Afaik, libvirt doesn't know what "fully booted" means (neither do I). You could make a service that connect to your host (or another machine) during boot. Or you could try connecting in a loop to your guest, for example with ssh. Another solution would be to rely on an exisiting service that communicate with the host, such as vdagent. You could easily write ...


4

Not sure what more you can do; according to http://www.claunia.com/qemu/objectManager.php?sClass=version&iId=305 AIX 6.1 will not install under QEMU.


4

Copy kvm virtual machines is not complicated: First, you need to shutdown the virtual machine, then you need to find the disk image where the virtual machine is stored and finally copy it to another place (cp /path/to/disk_image /new_path/). If the virtual machine is stored on its own partition, use dd if=/dev/PARTITION of=/path/to/backup/backup.img bs=1M ...


4

The kernel is telling you, that it doesn't know which device holds the root file system. Your loop mount isn't necessary. (Unmount it before continuing). Try a command like qemu -kernel bzImage -hda disk.img -append root=/dev/sda The -hda disk.img parameter tells qemu to simulate a disk device based on your disk.img. The -append root=/dev/sda switch is ...


4

You can do that in the console with virsh domif-setlink domain interface-device state and check it with virsh domifstat domain interface-device Have a look at the man page for details.


4

KVM is a kernel API for virtualisation. It doesn't deal with serial ports. qemu is a machine (PC and other) emulator which can use kvm for improving virtualisation performance. It can emulate a standard 8250 UART serial port (isa-serial) or paravirtualised serial port (virtio-serial). In qemu, you define your machine with command-line arguments that specify ...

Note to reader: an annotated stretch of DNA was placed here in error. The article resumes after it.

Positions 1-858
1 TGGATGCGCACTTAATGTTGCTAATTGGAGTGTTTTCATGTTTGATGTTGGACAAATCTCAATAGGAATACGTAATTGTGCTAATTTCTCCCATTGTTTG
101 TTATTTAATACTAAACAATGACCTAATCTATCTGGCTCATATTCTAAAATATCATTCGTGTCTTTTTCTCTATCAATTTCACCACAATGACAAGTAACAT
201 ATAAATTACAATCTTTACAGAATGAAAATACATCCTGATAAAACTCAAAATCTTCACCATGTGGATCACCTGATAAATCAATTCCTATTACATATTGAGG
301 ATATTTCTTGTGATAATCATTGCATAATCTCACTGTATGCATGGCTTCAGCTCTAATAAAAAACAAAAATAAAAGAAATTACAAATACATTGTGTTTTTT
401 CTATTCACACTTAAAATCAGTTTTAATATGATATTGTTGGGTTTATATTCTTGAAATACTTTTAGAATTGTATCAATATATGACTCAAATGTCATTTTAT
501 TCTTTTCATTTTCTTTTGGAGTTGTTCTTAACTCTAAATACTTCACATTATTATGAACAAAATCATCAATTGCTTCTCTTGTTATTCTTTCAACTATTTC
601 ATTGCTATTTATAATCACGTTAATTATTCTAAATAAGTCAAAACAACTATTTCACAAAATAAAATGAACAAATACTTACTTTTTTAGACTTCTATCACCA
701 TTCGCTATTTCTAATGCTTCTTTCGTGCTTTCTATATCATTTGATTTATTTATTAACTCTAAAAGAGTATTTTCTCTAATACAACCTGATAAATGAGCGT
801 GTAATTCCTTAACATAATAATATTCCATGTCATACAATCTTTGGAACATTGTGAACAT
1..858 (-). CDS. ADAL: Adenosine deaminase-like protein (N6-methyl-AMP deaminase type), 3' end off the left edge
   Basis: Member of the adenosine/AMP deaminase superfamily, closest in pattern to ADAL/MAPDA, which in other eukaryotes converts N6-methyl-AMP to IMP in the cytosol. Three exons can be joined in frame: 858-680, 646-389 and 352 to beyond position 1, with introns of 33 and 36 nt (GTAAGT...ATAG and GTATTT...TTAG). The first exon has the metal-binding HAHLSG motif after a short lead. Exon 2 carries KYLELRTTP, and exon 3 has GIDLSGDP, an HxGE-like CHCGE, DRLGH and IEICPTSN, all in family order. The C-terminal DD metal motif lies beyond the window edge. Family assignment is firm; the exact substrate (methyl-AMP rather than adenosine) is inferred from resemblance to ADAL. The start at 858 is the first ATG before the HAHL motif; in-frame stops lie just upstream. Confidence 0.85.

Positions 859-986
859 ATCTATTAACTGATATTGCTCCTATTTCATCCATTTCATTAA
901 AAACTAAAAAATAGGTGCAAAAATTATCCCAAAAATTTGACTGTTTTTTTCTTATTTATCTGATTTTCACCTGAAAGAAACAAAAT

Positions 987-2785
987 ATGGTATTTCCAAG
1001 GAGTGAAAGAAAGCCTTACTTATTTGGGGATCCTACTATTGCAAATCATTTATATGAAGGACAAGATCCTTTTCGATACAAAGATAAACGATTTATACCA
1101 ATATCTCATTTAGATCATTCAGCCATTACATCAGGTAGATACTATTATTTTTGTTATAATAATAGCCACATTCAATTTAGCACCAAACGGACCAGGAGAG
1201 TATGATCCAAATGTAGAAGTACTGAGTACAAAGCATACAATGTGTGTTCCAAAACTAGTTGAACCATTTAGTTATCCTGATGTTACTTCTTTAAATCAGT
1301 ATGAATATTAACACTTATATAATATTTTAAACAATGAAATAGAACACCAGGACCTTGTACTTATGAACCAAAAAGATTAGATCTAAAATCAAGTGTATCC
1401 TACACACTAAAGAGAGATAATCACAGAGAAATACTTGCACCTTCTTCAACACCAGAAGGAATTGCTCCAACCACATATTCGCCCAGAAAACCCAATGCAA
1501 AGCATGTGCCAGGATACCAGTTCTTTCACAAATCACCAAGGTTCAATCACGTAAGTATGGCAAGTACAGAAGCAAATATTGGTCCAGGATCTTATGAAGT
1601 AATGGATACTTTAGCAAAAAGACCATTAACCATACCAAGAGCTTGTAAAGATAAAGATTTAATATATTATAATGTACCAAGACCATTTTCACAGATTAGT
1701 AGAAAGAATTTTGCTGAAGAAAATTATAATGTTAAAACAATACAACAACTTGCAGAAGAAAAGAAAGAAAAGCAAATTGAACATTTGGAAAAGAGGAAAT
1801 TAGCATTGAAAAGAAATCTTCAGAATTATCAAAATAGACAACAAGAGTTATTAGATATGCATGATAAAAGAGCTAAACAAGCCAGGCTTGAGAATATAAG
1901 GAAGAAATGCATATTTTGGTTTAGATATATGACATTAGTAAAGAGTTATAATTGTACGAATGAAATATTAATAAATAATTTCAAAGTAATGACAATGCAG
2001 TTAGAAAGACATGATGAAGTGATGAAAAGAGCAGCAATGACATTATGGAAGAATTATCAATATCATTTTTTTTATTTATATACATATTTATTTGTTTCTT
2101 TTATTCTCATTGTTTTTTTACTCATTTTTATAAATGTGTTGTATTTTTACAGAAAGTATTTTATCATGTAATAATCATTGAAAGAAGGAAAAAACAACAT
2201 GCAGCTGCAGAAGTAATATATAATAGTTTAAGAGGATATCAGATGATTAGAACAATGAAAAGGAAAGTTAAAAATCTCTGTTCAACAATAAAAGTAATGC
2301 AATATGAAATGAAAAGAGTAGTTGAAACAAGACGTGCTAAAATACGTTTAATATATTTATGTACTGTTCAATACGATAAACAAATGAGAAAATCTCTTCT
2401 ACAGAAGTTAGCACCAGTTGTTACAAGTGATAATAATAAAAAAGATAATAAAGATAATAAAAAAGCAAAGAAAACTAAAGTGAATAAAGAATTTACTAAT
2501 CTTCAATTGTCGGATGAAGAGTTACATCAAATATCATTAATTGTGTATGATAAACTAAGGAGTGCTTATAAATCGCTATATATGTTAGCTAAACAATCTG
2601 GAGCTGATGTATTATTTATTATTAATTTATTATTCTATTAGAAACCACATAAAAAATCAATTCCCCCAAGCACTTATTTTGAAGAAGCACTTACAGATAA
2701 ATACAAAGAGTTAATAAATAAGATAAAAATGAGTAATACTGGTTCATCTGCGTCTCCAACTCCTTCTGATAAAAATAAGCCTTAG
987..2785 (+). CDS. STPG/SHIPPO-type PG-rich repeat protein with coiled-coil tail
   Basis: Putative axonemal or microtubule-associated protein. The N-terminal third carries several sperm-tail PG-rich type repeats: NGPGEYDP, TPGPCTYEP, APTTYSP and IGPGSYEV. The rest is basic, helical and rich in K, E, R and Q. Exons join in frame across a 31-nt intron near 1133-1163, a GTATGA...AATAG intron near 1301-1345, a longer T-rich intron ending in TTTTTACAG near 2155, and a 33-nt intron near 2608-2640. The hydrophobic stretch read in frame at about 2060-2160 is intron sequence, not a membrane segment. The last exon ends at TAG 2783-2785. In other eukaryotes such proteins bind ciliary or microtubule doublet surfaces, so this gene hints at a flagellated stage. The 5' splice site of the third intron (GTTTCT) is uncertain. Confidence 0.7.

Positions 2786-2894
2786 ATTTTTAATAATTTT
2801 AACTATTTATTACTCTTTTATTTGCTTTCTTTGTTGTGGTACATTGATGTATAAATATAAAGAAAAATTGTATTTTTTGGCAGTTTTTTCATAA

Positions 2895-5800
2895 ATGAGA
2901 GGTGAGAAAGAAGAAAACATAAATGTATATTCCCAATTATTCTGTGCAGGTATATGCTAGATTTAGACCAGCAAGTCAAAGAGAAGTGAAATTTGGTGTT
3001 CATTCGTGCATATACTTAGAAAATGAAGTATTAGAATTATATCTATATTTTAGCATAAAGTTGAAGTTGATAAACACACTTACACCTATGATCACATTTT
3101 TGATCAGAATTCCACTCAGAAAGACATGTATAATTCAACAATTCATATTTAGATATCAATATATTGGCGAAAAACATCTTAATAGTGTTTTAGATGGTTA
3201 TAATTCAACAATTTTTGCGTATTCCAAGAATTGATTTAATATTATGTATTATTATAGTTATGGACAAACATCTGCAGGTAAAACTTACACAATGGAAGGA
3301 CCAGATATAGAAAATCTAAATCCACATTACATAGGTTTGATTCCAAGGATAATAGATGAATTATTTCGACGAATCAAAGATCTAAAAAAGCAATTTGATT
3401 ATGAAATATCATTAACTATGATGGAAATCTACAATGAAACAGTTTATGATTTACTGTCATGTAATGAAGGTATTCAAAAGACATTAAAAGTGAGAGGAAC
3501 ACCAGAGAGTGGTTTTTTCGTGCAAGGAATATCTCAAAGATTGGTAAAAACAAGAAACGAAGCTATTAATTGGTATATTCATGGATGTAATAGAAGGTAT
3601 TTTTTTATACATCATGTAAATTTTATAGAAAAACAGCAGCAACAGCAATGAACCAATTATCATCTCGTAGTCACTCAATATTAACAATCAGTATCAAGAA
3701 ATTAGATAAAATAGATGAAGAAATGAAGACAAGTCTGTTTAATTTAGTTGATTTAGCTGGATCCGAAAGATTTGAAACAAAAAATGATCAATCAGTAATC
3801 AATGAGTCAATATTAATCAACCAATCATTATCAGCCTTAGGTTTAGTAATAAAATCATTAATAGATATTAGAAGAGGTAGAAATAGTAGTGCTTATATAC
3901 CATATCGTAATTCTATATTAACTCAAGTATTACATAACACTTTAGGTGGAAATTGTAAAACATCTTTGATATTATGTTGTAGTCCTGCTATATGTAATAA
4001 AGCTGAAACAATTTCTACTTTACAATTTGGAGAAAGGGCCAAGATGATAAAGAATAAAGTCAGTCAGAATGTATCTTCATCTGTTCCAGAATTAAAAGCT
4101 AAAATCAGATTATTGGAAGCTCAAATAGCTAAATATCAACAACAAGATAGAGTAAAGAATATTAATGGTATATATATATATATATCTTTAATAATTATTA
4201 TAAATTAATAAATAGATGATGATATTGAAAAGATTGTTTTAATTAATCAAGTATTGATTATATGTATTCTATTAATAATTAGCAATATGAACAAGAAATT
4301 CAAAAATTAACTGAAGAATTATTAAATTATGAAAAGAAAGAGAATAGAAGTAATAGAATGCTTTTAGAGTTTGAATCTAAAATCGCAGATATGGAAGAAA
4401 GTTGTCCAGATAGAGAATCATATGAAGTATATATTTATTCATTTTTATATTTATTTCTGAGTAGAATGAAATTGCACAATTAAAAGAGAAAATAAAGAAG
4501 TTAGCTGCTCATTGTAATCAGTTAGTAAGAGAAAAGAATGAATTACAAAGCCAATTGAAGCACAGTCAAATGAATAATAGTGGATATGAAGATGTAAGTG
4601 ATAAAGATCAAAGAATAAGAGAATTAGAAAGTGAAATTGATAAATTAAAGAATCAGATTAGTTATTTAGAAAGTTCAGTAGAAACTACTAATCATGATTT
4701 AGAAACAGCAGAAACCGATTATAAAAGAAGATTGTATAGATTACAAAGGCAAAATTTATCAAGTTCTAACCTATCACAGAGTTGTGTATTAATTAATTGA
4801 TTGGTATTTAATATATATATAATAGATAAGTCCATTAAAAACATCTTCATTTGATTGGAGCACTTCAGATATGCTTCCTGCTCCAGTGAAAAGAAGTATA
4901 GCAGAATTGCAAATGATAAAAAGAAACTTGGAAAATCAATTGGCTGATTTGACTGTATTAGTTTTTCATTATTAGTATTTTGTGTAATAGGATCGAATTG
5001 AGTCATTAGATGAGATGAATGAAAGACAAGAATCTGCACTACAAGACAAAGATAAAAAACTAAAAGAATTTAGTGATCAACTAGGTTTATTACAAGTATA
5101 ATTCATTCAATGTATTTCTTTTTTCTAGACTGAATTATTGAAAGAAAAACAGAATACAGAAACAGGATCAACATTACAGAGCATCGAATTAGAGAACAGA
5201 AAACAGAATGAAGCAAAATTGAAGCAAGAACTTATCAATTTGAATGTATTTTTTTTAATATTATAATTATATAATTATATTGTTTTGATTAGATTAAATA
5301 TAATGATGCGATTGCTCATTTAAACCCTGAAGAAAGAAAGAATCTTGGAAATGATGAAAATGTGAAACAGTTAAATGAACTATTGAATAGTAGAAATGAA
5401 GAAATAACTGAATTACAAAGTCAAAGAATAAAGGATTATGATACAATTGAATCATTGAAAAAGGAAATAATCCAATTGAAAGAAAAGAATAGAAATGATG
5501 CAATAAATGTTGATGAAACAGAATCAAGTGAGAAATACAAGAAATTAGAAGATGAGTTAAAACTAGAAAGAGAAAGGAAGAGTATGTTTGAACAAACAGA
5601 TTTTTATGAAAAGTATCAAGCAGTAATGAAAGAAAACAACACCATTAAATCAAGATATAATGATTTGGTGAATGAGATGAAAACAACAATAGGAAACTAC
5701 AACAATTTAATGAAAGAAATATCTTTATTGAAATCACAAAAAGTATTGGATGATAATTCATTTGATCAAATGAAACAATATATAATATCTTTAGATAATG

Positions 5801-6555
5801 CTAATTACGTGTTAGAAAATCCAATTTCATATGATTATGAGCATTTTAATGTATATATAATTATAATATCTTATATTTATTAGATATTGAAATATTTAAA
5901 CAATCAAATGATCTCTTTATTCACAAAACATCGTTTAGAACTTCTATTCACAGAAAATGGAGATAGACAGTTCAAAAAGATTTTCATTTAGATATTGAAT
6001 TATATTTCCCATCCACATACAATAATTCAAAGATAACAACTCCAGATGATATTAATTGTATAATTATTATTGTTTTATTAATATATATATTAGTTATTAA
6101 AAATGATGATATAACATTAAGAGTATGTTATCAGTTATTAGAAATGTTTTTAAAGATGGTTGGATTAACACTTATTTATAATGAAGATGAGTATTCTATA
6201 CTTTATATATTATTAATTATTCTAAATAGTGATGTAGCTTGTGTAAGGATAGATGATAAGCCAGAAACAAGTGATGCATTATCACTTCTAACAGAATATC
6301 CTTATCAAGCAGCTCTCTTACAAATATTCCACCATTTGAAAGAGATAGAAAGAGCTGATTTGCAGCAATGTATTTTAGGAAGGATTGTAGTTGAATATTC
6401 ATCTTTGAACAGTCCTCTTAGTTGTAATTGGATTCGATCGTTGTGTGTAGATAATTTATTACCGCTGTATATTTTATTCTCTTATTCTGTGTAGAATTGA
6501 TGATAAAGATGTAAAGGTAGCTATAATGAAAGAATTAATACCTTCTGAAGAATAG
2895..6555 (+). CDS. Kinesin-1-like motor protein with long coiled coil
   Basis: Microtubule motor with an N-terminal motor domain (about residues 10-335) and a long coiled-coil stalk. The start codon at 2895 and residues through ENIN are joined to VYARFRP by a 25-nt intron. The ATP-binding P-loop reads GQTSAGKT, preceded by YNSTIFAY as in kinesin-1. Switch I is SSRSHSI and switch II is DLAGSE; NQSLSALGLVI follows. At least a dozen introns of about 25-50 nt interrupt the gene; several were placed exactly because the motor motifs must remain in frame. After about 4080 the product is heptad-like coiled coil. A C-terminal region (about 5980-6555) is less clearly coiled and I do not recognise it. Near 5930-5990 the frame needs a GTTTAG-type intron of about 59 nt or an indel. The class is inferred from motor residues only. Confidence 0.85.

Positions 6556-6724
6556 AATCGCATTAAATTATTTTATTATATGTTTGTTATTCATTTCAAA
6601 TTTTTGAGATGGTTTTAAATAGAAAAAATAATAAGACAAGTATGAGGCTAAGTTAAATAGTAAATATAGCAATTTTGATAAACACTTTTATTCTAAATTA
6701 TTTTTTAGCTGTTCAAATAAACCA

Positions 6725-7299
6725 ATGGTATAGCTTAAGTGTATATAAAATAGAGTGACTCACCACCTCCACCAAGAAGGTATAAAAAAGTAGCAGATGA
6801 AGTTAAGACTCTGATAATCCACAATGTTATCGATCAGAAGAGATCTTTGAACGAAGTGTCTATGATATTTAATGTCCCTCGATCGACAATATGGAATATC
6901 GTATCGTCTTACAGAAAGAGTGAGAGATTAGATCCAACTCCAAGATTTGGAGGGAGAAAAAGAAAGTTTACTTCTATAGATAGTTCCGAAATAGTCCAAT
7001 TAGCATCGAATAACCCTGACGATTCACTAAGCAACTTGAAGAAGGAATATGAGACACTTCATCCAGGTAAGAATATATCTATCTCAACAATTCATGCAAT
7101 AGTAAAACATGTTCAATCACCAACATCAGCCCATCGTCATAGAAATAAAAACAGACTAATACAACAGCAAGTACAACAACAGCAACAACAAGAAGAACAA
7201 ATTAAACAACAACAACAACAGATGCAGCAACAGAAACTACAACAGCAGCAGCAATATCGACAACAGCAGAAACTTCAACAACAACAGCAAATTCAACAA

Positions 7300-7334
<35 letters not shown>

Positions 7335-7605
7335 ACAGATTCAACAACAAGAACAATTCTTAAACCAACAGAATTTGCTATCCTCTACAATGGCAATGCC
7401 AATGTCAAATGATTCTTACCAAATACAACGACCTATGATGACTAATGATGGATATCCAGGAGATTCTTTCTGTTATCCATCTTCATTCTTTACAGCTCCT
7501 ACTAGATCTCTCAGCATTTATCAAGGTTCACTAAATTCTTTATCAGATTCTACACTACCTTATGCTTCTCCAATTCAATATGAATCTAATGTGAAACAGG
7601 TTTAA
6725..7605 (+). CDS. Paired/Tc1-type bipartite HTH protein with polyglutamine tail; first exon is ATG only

3

QEMU comes with the qemu-img program to convert between image formats. qemu-img convert -f qcow2 -O raw my-qcow2.img /dev/sdb


3

virt-install ... --disk [path to your existing image] --import ... --import Skip the OS installation process, and build a guest around an existing disk image. The device used for booting is the first device specified via "--disk" or "--file". --disk [path] path - A path to some storage media to use, existing or not. Existing media can be a file or block ...


3

That usually indicates that you don't have a bootable hard disk or CD/DVD image attached. Check your virtual machine's configuration and make sure you have a bootable ISO for a LiveCD or installer mounted. That message could also indicate that you're attempting to boot a 64-bit operating system in a 32-bit virtualized environment. Make sure your VM is ...


3

Qemu runs on top of a host operating system. A bootloader such as Grub doesn't provide enough services for Qemu. Qemu runs as an ordinary process inside the host, it needs the host kernel to perform memory management, to access filesystems, etc. If you meant to run an OS compiled for a different processor architecture, that won't work. The virtual machine ...


3